By JESSICA GRESKO, Associated Press
Cheering erupted from the crowd when the first couple signed in at the city's marriage bureau inside the Moultrie courthouse, just blocks from the U.S. Capitol. Because of a mandatory waiting period of three business days, however, couples won't actually be able to marry in the District of Columbia until March 9.
Court officials have been told to expect up to 200 people They plan to have five people taking applications instead of the usual two.
Sinjoyla Townsend, 41, and her partner of 12 years, Angelisa Young, 47, claimed the first spot in line just after 6 a.m. They are already domestic partners in the city, so they are converting that partnership into a marriage license.
"It's like waking up Christmas morning," Young said. "It's really like a dream come true."
Mike and Tobey Slagenweit-Coffman of Arlington, Va., had a civil union in Vermont and a big church wedding in Minnesota, but wanted to get legally married in D.C. Tobey Slagenweit-Coffman said allowing same-sex marriages in the nation's capital is historic.
"It's signaling definitely a change in the mood of the country," he said.
Washington will be the sixth place in the nation where gay marriages can take place. Connecticut, Iowa, Massachusetts, New Hampshire and Vermont currently issue licenses to same-sex couples.
To deal with the expected crowd Wednesday, the marriage bureau will bring in temporary employees to help its regular staff, courthouse spokeswoman Leah Gurowitz said.
"Everybody who wants a marriage license is going to get one. It may take a little longer, but they will get their license," Gurowitz said.
To prepare, the marriage bureau has changed its license applications so they are gender-neutral, asking for the name of each "spouse" rather than the "bride" and "groom." And at civil marriage ceremonies to be performed in the courthouse, a booklet for the official performing the marriage now reads, "I now pronounce you legally married" instead of "I now pronounce you man and wife."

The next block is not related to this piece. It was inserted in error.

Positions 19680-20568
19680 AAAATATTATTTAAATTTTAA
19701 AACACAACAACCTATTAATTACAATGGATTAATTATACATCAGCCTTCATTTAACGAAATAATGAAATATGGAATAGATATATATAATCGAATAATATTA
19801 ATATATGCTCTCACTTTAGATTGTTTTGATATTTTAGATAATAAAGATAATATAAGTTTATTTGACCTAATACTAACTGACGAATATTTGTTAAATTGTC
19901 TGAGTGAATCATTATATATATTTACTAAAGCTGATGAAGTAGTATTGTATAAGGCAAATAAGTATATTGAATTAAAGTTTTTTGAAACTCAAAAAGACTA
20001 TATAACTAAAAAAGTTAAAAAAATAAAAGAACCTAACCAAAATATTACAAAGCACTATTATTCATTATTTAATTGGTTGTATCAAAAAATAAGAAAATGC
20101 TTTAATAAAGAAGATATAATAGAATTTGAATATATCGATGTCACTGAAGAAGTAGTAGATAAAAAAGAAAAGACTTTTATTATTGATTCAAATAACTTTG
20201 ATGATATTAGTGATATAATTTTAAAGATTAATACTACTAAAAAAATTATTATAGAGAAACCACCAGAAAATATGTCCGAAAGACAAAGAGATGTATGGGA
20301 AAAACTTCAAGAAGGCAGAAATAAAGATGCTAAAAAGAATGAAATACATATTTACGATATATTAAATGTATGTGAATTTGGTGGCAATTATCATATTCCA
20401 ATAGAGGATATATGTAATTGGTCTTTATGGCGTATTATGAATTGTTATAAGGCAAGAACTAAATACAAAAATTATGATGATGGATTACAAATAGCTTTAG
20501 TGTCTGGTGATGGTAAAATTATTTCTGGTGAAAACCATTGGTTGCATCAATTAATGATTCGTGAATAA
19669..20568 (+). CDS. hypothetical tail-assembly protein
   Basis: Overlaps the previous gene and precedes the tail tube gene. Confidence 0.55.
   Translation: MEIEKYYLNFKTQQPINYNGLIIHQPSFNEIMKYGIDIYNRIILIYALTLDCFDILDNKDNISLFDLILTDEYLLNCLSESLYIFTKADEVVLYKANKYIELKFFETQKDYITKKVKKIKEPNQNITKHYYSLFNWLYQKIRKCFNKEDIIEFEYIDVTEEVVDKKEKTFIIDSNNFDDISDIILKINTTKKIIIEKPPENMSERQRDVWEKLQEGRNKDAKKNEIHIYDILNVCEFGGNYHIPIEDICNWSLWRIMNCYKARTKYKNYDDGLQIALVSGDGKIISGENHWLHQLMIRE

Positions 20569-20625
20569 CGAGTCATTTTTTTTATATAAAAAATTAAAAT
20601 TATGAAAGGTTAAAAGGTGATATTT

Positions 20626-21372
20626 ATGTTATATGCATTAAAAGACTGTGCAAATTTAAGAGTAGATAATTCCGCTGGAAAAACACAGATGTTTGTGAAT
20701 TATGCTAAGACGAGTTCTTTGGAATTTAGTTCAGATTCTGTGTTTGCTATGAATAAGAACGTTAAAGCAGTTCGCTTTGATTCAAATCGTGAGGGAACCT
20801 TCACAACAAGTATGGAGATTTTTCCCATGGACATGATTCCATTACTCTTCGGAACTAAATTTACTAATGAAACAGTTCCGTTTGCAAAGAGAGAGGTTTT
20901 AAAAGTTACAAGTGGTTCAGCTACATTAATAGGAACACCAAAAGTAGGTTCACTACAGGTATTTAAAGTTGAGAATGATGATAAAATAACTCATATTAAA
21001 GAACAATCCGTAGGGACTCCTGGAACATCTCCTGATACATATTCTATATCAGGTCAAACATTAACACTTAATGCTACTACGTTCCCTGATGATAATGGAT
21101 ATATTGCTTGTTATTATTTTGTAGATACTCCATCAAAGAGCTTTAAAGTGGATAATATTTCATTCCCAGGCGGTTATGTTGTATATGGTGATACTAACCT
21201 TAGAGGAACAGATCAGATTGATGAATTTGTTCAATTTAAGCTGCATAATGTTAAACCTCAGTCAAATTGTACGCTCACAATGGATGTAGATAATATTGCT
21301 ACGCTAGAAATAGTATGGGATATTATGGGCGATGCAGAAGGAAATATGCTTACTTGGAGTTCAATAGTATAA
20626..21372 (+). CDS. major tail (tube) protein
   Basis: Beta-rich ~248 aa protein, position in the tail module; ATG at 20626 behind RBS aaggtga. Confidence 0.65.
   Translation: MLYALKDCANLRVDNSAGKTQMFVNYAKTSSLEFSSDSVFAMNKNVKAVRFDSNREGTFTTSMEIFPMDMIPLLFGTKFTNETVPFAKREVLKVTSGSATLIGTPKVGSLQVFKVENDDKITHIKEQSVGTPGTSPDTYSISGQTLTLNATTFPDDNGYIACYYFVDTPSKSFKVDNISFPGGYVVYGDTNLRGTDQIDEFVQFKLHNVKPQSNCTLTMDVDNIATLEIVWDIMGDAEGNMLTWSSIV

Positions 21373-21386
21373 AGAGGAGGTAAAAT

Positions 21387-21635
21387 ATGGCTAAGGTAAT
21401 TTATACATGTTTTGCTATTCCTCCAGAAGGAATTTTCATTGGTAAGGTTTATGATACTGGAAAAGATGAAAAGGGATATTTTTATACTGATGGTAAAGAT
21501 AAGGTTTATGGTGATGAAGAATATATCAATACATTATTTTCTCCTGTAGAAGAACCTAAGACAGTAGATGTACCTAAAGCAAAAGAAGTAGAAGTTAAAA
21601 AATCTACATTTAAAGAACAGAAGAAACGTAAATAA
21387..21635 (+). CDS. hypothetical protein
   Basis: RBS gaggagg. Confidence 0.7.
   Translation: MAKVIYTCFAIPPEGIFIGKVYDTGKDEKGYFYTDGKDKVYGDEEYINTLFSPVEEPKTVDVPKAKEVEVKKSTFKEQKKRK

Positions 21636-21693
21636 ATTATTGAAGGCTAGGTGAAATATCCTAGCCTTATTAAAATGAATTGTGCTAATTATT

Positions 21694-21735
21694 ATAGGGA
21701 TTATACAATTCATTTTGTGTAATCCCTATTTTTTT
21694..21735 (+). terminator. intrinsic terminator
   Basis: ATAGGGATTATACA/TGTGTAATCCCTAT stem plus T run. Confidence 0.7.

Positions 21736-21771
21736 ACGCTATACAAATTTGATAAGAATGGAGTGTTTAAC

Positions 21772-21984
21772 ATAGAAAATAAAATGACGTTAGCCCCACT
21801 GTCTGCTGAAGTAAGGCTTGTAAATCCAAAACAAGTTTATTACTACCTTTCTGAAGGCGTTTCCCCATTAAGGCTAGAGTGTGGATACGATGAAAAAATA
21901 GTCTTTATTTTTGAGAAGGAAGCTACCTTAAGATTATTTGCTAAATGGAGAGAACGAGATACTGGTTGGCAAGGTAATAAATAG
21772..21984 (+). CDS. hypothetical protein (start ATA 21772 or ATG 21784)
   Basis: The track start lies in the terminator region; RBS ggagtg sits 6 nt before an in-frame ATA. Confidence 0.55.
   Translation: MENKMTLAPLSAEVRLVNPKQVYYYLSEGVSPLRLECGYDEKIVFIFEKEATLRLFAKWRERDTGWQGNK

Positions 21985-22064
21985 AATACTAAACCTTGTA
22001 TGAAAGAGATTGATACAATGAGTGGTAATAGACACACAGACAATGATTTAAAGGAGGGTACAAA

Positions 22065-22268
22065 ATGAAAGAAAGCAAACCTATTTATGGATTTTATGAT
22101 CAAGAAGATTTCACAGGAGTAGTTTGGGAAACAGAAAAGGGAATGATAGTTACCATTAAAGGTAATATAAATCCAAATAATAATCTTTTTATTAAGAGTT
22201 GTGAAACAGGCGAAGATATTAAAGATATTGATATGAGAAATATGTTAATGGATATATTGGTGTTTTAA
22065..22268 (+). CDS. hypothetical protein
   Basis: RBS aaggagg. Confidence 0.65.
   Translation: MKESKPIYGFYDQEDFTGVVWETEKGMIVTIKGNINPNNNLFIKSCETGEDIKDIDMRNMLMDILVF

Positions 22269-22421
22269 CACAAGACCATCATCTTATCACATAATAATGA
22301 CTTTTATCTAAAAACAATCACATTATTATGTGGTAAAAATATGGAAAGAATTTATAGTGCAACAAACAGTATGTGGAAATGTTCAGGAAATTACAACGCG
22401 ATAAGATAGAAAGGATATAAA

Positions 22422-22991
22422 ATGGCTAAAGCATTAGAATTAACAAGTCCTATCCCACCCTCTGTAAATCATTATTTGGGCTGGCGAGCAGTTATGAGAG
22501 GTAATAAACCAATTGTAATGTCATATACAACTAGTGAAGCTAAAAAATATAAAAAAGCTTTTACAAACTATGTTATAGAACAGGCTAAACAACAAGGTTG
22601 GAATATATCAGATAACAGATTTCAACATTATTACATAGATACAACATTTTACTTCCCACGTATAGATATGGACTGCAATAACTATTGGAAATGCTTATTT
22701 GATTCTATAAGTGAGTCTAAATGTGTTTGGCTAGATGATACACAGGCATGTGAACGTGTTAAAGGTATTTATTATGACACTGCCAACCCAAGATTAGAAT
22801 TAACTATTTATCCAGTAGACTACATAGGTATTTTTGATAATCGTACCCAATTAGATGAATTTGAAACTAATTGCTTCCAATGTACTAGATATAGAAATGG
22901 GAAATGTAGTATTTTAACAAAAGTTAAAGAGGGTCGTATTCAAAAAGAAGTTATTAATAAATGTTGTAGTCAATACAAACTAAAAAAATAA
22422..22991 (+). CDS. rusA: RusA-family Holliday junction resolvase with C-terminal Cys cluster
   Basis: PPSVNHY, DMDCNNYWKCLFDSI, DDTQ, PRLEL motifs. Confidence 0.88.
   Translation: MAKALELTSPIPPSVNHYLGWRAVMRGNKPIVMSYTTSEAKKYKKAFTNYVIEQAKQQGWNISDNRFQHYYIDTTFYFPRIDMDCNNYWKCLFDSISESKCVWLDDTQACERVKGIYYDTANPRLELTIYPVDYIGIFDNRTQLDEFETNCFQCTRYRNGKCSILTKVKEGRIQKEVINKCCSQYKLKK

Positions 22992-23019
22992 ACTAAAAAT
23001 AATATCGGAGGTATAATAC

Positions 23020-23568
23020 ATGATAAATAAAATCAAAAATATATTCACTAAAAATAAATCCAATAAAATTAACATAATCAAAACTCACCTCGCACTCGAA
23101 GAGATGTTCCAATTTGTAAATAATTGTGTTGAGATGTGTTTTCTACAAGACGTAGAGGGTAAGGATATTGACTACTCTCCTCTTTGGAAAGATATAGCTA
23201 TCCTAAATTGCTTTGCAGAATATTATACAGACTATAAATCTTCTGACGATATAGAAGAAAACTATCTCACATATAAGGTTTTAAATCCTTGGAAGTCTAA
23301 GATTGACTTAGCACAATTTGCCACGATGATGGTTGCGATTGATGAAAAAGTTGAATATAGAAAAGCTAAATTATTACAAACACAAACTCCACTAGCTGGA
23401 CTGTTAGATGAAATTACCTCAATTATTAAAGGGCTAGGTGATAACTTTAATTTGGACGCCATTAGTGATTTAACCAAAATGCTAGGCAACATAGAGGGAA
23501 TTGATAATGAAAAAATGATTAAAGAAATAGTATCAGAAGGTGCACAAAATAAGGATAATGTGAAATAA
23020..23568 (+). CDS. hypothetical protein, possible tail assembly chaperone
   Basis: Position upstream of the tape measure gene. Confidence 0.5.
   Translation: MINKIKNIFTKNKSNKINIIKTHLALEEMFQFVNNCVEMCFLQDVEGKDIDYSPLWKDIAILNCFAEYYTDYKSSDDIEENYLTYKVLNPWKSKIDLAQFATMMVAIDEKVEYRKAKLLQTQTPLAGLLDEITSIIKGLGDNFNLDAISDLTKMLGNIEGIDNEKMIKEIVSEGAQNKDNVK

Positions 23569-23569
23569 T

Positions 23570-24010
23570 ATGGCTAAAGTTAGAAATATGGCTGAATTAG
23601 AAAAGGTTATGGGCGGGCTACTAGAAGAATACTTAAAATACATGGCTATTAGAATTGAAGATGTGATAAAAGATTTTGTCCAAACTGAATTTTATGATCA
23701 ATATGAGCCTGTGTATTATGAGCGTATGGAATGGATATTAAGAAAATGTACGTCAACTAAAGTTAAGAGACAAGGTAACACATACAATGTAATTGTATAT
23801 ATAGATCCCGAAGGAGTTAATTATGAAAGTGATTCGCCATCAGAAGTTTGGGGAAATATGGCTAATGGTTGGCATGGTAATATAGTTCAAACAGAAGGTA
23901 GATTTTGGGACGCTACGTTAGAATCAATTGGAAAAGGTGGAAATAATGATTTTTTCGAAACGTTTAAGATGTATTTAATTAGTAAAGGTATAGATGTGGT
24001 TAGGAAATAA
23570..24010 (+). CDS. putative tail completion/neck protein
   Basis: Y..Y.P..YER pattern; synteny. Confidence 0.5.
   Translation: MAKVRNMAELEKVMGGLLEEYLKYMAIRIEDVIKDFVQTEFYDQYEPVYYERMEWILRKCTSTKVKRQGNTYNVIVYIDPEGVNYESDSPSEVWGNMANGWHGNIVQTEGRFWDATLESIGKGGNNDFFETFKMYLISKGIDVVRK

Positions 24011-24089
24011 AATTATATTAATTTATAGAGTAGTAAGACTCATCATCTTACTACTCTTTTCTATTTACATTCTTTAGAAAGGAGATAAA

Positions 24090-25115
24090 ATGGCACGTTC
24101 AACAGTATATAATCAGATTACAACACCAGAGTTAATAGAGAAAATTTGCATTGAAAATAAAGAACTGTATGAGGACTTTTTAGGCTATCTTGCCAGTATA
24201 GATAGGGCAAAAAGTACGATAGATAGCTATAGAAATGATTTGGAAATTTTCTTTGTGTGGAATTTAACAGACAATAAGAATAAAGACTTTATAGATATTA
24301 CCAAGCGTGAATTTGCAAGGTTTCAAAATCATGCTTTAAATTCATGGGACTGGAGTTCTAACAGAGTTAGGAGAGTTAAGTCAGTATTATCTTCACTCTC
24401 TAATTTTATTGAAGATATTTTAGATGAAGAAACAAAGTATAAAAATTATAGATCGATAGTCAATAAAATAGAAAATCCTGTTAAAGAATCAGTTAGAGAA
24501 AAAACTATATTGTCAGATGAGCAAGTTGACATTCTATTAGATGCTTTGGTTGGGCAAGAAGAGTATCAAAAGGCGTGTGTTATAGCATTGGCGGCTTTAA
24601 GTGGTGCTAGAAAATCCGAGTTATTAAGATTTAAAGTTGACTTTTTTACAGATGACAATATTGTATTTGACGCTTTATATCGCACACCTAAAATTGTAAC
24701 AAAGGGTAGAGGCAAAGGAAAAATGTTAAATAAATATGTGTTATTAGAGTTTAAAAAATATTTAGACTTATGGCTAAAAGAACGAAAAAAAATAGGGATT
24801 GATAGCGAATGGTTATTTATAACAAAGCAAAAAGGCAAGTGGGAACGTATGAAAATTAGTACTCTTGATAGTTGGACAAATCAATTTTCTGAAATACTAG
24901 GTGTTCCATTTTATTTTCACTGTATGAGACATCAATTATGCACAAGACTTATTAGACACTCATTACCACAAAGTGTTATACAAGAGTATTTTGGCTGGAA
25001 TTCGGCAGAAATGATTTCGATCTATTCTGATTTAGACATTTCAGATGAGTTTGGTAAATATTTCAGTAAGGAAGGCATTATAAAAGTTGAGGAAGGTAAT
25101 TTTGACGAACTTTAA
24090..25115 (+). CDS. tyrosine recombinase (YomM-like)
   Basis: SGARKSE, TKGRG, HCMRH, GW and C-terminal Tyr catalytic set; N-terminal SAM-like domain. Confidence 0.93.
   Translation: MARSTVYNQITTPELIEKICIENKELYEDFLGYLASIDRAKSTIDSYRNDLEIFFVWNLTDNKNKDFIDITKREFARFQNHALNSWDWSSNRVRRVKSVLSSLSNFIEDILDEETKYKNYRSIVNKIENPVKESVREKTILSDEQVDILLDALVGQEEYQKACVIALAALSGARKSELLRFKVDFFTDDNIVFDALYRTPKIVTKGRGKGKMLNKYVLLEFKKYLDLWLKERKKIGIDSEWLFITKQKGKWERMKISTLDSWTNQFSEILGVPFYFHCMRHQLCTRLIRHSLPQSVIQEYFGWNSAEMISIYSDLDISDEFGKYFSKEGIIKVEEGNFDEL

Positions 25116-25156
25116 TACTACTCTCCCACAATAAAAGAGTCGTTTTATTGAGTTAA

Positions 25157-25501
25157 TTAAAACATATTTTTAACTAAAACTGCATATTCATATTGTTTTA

A marriage license application costs $35, and the marriage license $10. Couples who are already registered as domestic partners in the city can convert their registration into a marriage license by paying the $10 fee.
Supporters expected the day to be festive. A District of Columbia councilman who introduced the gay marriage bill planned to hand out boxes of vanilla and chocolate cupcakes to the first 200 couples in line.
Terrance Heath, 41, planned to be at the courthouse with his partner, Rick Imirowicz, 43. The two have been together for 10 years and have a 7-year-old and a 2-year-old, but Heath said Wednesday feels like "a step forward."
"My husband has always been my husband to me, but having that legal recognition, that legal protection, makes it easier to deal with any number of situations," said Heath, a writer and blogger. "If you tell people you're married, you don't really have to explain much beyond that."
The two, who live in Maryland, plan to marry on March 9, the first day possible.
The gay marriage law was introduced in the 13-member D.C. Council in October and had near-unanimous support from the beginning. The bill passed and D.C. Mayor Adrian M. Fenty signed it in December, but because Washington is a federal district, the law had to undergo a congressional review period that expired Tuesday.
Opponents, however, are still attempting to overturn the bill in court.
Caption: Sinjoyla Townsend, of Washington, left, and her partner Angelisa Young, were the first couple at Superior Court to obtain their marriage license after the District of Columbia legalized gay marriage in Washington, on Wednesday, March 3, 2010. Jacquelyn Martin / AP Photo